Iran's Tanker Harassment Is a Very British Problem
(Bloomberg Opinion) -- The stakes just rose for U.K. oil tankers passing through the Strait of Hormuz from the Persian Gulf, after a Royal Navy frigate warned off three Iranian patrol boats that attempted to impede the passage of a BP Plc-owned vessel. But the problem remains a uniquely British one, for now.
On Wednesday evening the HMS Montrose was escorting the oil tanker British Heritage through the chokepoint when its charge was approached by the Iranian ships. These reportedly attempted to force the Isle of Man-flagged tanker to change direction into Iranian waters. The Montrose maneuvered between the tanker and the patrol boats and ordered them to move away, which they did, according to a statement from the U.K. Ministry of Defence.
The Iranian foreign Minister Mohammad Javad Zarif and Iran’s Islamic Revolutionary Guard Corp both rejected the British version of events. An IRGC statement issued Thursday said that “during the last 24 hours, there have been no encounters with foreign vessels, including the British ones,” according to a report by Iran’s semi-official Fars news agency. A U.S. aircraft was overhead and recorded footage of the episode, CNN reported, which could help settle the matter.
We will never know if the Iranian vessels would have tried to detain the British Heritage had the frigate not been shadowing it. Civilian ships transiting Hormuz have been detained by Iran before. In April 2015 the Maersk Tigris, a cargo ship flying the flag of the Marshall Islands, was seized by Iran in international waters. The incident related to a decade-old dispute over 10 cargo containers. The following month the U.S. Navy began accompanying U.S.-flagged ships through the chokepoint, though this stopped after about a week.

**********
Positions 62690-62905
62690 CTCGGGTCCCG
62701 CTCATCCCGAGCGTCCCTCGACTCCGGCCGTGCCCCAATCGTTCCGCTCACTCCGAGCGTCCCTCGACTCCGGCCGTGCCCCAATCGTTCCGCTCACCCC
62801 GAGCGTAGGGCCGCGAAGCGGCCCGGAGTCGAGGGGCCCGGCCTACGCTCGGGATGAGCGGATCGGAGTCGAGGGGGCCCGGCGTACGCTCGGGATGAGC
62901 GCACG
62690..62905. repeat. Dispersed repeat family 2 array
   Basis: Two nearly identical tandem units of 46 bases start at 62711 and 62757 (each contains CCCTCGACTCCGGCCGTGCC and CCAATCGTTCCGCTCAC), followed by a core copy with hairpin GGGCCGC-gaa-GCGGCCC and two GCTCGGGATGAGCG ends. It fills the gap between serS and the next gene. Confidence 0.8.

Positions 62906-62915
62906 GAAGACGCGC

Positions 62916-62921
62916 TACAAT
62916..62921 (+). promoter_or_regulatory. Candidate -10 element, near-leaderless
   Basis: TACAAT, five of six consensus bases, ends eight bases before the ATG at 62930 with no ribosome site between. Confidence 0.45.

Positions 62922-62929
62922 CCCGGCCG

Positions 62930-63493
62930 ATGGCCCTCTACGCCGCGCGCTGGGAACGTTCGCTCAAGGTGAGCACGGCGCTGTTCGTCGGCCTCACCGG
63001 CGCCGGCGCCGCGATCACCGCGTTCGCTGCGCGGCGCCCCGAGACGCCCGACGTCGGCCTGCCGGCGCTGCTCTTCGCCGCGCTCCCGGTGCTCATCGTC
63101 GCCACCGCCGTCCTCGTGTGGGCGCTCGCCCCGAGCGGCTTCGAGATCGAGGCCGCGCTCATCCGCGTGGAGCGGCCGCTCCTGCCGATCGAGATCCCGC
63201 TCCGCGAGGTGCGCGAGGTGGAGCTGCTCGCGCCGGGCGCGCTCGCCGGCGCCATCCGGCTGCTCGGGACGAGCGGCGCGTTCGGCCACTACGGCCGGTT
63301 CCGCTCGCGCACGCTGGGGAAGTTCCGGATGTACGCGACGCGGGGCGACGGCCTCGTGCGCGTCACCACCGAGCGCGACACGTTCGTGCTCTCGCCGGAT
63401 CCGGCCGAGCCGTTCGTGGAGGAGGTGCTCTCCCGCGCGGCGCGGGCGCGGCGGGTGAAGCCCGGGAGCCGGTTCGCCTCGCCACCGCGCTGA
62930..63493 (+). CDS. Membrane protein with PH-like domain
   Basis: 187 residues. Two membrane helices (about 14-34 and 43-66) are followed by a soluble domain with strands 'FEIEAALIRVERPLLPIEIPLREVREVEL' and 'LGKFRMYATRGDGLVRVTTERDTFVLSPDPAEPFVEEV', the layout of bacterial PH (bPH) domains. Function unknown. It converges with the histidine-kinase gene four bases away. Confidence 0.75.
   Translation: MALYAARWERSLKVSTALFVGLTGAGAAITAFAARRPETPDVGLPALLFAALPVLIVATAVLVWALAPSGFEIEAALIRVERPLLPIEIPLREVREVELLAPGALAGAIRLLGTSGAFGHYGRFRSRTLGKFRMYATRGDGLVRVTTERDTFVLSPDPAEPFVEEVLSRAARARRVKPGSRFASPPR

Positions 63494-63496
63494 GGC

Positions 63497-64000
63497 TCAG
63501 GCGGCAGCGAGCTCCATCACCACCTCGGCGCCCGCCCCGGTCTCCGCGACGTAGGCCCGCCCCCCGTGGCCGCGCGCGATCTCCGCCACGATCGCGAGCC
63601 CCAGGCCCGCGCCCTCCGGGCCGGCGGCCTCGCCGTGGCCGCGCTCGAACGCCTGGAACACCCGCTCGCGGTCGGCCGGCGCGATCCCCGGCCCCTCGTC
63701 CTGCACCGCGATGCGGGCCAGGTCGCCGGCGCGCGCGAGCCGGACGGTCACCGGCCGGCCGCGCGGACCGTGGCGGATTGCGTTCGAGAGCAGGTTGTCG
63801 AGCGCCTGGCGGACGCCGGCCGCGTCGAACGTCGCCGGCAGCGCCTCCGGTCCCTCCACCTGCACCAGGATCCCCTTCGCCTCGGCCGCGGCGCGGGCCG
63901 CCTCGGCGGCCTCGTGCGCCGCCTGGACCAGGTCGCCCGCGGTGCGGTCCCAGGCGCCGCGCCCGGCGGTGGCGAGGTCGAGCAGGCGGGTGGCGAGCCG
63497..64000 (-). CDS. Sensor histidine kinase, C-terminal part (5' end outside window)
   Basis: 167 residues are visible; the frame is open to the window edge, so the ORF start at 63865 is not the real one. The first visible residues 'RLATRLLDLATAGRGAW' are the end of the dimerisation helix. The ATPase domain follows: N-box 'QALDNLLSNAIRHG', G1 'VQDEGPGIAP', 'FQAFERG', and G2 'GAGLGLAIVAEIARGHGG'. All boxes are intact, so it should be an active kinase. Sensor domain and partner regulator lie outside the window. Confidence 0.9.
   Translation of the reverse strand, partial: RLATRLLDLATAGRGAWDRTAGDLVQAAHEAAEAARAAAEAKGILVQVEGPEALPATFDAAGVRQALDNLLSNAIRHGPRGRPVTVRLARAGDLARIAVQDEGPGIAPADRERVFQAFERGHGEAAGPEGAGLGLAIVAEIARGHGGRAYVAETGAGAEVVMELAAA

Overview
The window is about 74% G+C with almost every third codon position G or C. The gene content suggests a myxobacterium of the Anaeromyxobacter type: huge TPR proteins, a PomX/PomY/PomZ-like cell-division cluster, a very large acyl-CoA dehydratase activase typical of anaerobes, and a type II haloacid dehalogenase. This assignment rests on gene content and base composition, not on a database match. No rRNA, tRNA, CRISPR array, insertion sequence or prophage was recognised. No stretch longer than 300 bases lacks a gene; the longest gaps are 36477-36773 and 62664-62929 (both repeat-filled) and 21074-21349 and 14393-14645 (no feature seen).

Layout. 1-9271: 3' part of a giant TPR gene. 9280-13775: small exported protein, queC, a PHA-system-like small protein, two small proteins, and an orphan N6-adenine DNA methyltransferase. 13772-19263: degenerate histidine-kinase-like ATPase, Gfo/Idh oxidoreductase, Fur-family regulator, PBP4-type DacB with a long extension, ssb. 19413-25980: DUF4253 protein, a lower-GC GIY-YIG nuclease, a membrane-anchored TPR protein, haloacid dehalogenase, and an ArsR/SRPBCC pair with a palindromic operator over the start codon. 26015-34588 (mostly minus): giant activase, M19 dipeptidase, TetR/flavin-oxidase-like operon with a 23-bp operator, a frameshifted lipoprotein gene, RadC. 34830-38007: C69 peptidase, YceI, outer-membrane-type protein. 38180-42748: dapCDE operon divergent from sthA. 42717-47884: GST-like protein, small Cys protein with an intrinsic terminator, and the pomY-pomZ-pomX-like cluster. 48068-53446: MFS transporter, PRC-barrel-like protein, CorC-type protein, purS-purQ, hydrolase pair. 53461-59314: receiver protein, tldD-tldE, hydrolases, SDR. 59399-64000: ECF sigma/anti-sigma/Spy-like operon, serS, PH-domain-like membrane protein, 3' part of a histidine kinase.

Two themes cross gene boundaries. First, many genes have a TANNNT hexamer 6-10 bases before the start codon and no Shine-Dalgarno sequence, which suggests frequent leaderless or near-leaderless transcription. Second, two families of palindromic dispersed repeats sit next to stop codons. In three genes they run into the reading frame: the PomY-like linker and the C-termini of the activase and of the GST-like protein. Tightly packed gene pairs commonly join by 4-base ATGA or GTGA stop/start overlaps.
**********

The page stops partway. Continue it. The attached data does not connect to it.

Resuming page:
Its capture was one of three incidents involving merchant ships in and around Hormuz at that time. These coincided with rising tensions between hard-liners and more moderate factions in Iran’s political system, and rising tensions over conflicts in the Mideast.
This time, Iran has made specific threats against British ships after U.K. special forces impounded the supertanker Grace 1 last week off Gibraltar. That vessel was alleged to be hauling around 2 million barrels of oil to Syria, which put it in breach of European Union sanctions. The crude originated in Iran, and its military has vowed to retaliate – the country is one of the only suppliers left to President Bashar Al-Assad’s government. The harassing of the British Heritage would seem to be the first evidence of that retaliation.
But this need not signal the start of wider problems for shipping through the Strait of Hormuz – at least not yet. Iran still wants to find ways to export its own crude. Threatening international shipping through the chokepoint won’t make that any easier, as its customers in China and elsewhere rely on passage through the strait for much of their oil imports.
There were eight Manx-flagged tankers in the Persian Gulf in the past five days, according to tanker tracking data compiled by Bloomberg. Four of them are still there and will probably seek a military escort out of the region. The HMS Montrose is the only British naval vessel in the region, according to the MOD, so it looks like it is going to be kept busy.
--With assistance from Elaine He.
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Julian Lee is an oil strategist for Bloomberg. Previously he worked as a senior analyst at the Centre for Global Energy Studies.
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